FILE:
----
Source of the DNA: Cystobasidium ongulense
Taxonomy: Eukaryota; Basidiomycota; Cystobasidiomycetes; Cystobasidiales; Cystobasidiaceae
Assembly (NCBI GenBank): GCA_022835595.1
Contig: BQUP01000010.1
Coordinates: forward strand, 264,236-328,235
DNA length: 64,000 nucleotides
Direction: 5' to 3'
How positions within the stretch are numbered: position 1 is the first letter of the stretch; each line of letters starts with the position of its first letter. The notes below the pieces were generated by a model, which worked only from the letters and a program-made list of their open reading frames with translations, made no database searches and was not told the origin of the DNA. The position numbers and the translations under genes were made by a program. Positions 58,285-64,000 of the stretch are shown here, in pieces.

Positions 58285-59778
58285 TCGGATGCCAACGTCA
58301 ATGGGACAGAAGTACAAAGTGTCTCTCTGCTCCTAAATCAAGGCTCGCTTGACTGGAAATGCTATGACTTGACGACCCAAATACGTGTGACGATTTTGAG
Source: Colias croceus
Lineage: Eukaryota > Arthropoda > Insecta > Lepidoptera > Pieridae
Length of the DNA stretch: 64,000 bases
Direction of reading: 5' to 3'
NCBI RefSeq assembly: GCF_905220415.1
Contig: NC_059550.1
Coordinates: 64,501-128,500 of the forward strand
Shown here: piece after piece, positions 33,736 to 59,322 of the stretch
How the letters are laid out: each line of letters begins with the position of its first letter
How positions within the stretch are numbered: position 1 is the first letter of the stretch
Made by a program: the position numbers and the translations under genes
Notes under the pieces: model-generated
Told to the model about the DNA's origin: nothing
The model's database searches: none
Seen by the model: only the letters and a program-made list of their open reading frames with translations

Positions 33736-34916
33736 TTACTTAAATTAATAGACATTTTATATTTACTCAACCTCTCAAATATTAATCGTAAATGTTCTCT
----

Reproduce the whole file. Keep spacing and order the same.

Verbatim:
Source of the DNA: Cystobasidium ongulense
Taxonomy: Eukaryota; Basidiomycota; Cystobasidiomycetes; Cystobasidiales; Cystobasidiaceae
Assembly (NCBI GenBank): GCA_022835595.1
Contig: BQUP01000010.1
Coordinates: forward strand, 264,236-328,235
DNA length: 64,000 nucleotides
Direction: 5' to 3'
How positions within the stretch are numbered: position 1 is the first letter of the stretch; each line of letters starts with the position of its first letter. The notes below the pieces were generated by a model, which worked only from the letters and a program-made list of their open reading frames with translations, made no database searches and was not told the origin of the DNA. The position numbers and the translations under genes were made by a program. Positions 58,285-64,000 of the stretch are shown here, in pieces.

Positions 58285-59778
58285 TCGGATGCCAACGTCA
58301 ATGGGACAGAAGTACAAAGTGTCTCTCTGCTCCTAAATCAAGGCTCGCTTGACTGGAAATGCTATGACTTGACGACCCAAATACGTGTGACGATTTTGAG
Source: Colias croceus
Lineage: Eukaryota > Arthropoda > Insecta > Lepidoptera > Pieridae
Length of the DNA stretch: 64,000 bases
Direction of reading: 5' to 3'
NCBI RefSeq assembly: GCF_905220415.1
Contig: NC_059550.1
Coordinates: 64,501-128,500 of the forward strand
Shown here: piece after piece, positions 33,736 to 59,322 of the stretch
How the letters are laid out: each line of letters begins with the position of its first letter
How positions within the stretch are numbered: position 1 is the first letter of the stretch
Made by a program: the position numbers and the translations under genes
Notes under the pieces: model-generated
Told to the model about the DNA's origin: nothing
The model's database searches: none
Seen by the model: only the letters and a program-made list of their open reading frames with translations

Positions 33736-34916
33736 TTACTTAAATTAATAGACATTTTATATTTACTCAACCTCTCAAATATTAATCGTAAATGTTCTCT